1580s, "allotted measure," a sense now obsolete, from French module (1540s) or directly from Latin modulus "small measure," diminutive of modus "measure, manner" (from PIE root *med- "take appropriate measures").
Sense of "a standard measure to regulate proportions" is from 1620s. Meaning "interchangeable part" is recorded by 1955, via the notion of "length chosen as the basis for the dimensions of parts of a building, etc." (1936); that of "separate section of a spacecraft" is from 1961.
It forms all or part of: amenorrhea; centimeter; commensurate; diameter; dimension; gematria; geometry; immense; isometric; meal (n.1) "food, time for eating;" measure; menarche; meniscus; menopause; menses; menstrual; menstruate; mensural; meter (n.1) "poetic measure;" meter (n.2) unit of length; meter (n.3) "device for measuring;" -meter; Metis; metric; metrical; metronome; -metry; Monday; month; moon; parameter; pentameter; perimeter; piecemeal; semester; symmetry; thermometer; trigonometry; trimester.
It is the hypothetical source of/evidence for its existence is provided by: Sanskrit mati "measures," matra "measure;" Avestan, Old Persian ma- "to measure;" Greek metron "measure," metra "lot, portion;" Latin metri "to measure."
1610s, in music, "vary or inflect the sound of," especially to give expressiveness, "vary the pitch of," back-formation from modulation, or else from Latin modulatus, past participle of modulari "regulate, measure off properly, measure rhythmically; play, play upon," from modulus "small measure," diminutive of modus "measure, manner" (from PIE root *med- "take appropriate measures").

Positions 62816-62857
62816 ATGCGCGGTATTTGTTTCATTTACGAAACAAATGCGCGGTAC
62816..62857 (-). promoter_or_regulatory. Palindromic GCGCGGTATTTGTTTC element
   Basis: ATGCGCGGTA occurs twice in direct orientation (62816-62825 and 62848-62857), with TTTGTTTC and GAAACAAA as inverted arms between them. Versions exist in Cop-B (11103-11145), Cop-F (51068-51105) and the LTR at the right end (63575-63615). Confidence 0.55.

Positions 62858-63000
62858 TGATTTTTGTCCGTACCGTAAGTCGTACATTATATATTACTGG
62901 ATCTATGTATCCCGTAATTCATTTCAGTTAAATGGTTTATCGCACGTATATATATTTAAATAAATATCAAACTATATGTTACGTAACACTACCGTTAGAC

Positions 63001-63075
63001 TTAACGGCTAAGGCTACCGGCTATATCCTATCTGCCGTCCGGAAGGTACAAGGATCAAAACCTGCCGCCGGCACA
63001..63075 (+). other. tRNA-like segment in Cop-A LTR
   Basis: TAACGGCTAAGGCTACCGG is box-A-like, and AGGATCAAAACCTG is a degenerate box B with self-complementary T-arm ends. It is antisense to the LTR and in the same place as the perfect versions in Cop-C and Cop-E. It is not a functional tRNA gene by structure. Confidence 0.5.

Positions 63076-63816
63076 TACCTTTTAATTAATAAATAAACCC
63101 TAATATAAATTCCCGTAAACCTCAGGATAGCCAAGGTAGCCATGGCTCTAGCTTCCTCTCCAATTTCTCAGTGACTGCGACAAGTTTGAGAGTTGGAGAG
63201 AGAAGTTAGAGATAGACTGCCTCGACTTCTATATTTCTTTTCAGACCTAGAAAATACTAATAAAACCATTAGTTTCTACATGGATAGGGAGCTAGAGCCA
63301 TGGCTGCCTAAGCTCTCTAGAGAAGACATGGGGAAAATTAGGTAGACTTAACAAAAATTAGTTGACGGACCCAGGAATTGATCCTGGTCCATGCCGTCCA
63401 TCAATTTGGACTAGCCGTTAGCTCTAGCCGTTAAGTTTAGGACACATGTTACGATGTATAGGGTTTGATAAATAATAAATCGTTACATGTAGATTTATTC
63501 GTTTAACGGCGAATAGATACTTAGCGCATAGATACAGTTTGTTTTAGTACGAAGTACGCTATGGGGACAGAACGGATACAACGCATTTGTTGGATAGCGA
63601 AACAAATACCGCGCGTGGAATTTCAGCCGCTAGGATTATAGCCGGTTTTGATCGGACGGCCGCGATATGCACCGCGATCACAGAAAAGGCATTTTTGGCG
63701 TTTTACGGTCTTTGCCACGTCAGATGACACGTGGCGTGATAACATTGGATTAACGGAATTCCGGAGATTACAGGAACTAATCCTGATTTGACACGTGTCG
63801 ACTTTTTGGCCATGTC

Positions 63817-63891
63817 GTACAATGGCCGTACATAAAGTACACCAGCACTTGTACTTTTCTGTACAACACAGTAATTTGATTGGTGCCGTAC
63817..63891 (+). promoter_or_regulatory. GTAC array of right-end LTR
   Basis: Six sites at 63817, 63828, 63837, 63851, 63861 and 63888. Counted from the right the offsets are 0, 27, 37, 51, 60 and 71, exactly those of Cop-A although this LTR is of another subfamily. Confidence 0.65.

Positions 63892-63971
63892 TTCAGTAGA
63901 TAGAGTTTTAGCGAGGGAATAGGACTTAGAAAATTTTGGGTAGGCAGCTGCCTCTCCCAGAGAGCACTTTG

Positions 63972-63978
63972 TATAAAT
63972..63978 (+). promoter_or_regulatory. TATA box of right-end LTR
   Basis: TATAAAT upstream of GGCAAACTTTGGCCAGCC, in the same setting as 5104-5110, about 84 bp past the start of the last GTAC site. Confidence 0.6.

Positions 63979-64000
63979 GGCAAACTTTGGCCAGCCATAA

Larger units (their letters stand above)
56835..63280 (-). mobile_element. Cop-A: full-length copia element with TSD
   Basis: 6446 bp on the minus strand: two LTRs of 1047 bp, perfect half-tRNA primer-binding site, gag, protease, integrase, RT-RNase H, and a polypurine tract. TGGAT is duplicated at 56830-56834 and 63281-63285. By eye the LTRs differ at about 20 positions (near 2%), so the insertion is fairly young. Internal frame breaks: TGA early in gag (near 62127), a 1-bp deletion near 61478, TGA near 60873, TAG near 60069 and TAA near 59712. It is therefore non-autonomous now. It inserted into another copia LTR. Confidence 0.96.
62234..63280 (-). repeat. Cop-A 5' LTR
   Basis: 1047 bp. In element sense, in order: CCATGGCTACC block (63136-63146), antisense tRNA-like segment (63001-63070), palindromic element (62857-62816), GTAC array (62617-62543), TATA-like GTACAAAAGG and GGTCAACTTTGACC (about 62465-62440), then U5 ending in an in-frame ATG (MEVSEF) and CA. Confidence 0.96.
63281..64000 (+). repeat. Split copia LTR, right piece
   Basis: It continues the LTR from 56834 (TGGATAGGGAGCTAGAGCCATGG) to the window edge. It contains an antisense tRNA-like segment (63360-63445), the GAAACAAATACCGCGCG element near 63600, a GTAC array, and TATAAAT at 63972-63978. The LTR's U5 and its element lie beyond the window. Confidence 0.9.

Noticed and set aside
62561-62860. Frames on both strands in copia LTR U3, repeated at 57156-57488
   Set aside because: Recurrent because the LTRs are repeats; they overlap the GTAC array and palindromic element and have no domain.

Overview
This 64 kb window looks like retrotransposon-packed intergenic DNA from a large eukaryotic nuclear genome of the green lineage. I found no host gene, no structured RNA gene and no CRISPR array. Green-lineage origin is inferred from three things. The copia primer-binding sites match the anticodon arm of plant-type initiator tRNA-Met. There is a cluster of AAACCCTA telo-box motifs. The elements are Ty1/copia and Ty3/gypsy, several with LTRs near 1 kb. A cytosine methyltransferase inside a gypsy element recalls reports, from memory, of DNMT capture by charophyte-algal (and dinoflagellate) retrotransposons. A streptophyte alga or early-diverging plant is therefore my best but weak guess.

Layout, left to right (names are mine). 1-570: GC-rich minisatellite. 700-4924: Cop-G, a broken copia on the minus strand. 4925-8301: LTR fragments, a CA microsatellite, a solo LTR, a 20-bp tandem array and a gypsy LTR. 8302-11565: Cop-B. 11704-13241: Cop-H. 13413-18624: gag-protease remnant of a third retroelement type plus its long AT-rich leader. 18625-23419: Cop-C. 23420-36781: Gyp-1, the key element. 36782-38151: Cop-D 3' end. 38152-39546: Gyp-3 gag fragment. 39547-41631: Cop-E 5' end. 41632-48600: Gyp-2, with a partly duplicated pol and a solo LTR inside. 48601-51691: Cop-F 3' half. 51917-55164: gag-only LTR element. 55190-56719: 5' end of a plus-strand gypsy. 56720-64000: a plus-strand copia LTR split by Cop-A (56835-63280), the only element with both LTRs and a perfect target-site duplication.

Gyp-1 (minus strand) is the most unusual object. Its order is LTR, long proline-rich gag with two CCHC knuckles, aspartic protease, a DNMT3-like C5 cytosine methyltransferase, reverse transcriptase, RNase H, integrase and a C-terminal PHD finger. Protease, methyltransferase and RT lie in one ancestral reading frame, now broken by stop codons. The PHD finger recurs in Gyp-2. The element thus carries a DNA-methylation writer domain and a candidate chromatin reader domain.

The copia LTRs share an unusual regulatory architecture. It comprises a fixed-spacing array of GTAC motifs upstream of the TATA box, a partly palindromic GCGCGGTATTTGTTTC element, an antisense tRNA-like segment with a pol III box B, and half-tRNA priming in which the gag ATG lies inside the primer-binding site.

General sense of "modify, adjust, adapt, regulate in measure or proportion" is from 1620s. The intransitive musical sense of "pass from one key to another, or between major and minor" is attested by 1721. In telecommunications from 1908. Meaning "exert a controlling influence on, regulate" is by 1964. Related: Modulated; modulating.
"science of versification," 1760, from Latinized form of Greek he metrikē "prosody," plural of metron "meter, a verse; that by which anything is measured; measure, length, size, limit, proportion" (from PIE root *me- (2) "to measure"). Middle English had metrik "the branch of music which deals with measure or time" (late 15c.), from Medieval Latin metricus.